Statisticians know that everything comes with a plus-or-minus allowance. The smart ones realize that their profession is like that of an old-time shade-tree mechanic tinkering with an engine, who says, “The fewer moving parts, the less can go wrong.”
Obesity is nothing but moving parts. Sure, people can be corralled into pigeonholes, intermittently. They’re either diabetic or pre-diabetic, and so on. But the dismaying thing about obesity is, there are few one-size-fits-all preventatives or remedies. The rules with universal application really stand out, like, “Stop drinking sugar-sweetened beverages.” On the other hand, it’s likely that a specimen or two could be found of superbly healthy people who guzzle fizzy soft drinks all day long.
One size does not fit all
The bottom line is, people’s bodies are different and their minds are different. This is why so many obstacles stand in the path of researchers who try to locate bedrock insight so that policy may be constructed. A whole separate but related set of problems involves any attempt to make sense of a phenomenon with only about, approximately, several hundred variables or thereabouts.
Longitudinal studies have their uses, but, inevitably, technology and communications improve, and soon the present-day studies become less possible to align with past studies in a meaningful way. It is clear that even the most erudite scientists are floundering. We see how hard it is to keep track of what goes on here in the United States, one of the world’s most advanced countries.
The problems that researchers have to cope with in less-developed countries are easily imagined. The net result is that all these numbers are guesstimates based on local conditions and procedures, and possibly even some political considerations.
The latest WHO report
In January, the World Health Organization announced that worldwide, 41 million children under age five are overweight or obese. Just in case that number didn’t register the first time, it applies only to overweight and obese kids younger than five years old. WHO is concentrating on the youngest age group because of the huge importance of both prevention and early intervention.
Jason Best reminds us that many people tend to think of obesity as a first-world problem resulting from “poor lifestyle choices and a contemptible lack of self-control,” and corrects this misapprehension:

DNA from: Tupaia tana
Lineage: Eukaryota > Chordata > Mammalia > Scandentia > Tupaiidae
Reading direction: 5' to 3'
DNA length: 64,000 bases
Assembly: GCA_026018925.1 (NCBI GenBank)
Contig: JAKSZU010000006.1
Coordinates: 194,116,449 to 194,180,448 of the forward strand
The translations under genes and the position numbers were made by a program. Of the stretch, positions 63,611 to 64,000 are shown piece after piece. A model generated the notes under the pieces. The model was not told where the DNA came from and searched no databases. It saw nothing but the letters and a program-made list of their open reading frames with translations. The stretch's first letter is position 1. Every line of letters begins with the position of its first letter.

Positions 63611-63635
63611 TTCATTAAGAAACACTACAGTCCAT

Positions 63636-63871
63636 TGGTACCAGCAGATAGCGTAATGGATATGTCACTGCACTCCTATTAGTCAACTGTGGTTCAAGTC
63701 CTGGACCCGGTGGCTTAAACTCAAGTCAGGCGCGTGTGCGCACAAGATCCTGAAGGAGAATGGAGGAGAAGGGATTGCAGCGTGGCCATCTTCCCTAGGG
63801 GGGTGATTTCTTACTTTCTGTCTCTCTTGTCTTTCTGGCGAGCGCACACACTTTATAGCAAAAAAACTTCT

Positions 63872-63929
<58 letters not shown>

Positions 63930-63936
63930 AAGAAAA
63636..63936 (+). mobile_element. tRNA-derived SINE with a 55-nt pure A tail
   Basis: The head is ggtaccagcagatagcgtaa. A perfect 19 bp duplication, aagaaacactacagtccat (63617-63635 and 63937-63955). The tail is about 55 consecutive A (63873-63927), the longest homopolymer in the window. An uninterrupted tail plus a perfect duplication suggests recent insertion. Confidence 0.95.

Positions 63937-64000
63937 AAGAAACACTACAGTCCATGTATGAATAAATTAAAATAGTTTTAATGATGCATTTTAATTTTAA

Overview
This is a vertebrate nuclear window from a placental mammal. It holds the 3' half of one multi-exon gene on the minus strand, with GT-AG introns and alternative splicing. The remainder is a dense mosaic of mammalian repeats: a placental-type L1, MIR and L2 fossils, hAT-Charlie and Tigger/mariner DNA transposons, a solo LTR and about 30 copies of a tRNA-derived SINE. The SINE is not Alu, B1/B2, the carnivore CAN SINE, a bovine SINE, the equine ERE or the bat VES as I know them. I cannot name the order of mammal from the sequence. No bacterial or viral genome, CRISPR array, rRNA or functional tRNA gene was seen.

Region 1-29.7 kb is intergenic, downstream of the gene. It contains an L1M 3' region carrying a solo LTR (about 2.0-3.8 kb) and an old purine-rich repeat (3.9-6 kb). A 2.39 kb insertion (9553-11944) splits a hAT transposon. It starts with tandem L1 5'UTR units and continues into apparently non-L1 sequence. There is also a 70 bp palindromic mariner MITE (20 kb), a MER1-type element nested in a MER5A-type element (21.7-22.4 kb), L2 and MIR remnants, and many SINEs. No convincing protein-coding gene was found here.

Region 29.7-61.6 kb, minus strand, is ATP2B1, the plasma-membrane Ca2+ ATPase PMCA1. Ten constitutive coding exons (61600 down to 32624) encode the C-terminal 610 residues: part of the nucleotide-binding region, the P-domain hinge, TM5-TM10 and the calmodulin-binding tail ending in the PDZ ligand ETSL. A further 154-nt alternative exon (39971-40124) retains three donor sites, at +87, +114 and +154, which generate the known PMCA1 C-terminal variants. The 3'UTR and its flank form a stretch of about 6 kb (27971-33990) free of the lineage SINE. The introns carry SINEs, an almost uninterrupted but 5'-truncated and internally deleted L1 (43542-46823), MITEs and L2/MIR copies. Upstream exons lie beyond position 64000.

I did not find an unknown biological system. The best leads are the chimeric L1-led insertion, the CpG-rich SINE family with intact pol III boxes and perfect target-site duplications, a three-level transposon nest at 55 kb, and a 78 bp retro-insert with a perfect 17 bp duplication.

But in its report, the WHO’s Commission on Ending Childhood Obesity deftly dispels those myths. Noting that nearly half the world’s overweight or obese children under the age of five live in Africa, while a quarter live in Asia, the report states that “in absolute numbers there are more children who are overweight and obese in low- and middle-income countries than in high-income countries.”
Peter Gluckman, cochair of the Commission, told the press that, in the developing world, childhood obesity is “an exploding nightmare.” The entire world has become an obesogenic environment fraught with risk factors — the hundreds of variables mentioned above. Sugar-sweetened beverages come in for heavy blame, and policy recommendations reflect that.
The International Food Policy Research Institute (funded by an eclectic crew of philanthropists and governments) produces the annual Global Nutrition Report. The current year’s report reminded news consumers that that obesity is not the only problem:
According to the report, malnutrition is responsible for nearly half of all deaths of children under five worldwide and, together with poor diets, is the number one driver of disease.
At least 57 countries have a double burden of serious levels of under nutrition — including stunting and anemia — as well as rising numbers of adults who are overweight or obese, putting a massive strain on sometimes already fragile health systems.
One of the most heartbreaking facts to emerge from these studies, as in previous years, is that many children and adults are both overweight/obese and undernourished.
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Source: “No, it’s not just U.S.: Childhood obesity an ‘exploding nightmare’ in developing countries,” AOL.com, 01/27/16
Source: “Too fat, too thin: Report finds malnutrition fuels disease worldwide,” Reuters.com, 06/13/16
Photo credit: gruniek via VisualHunt/CC BY.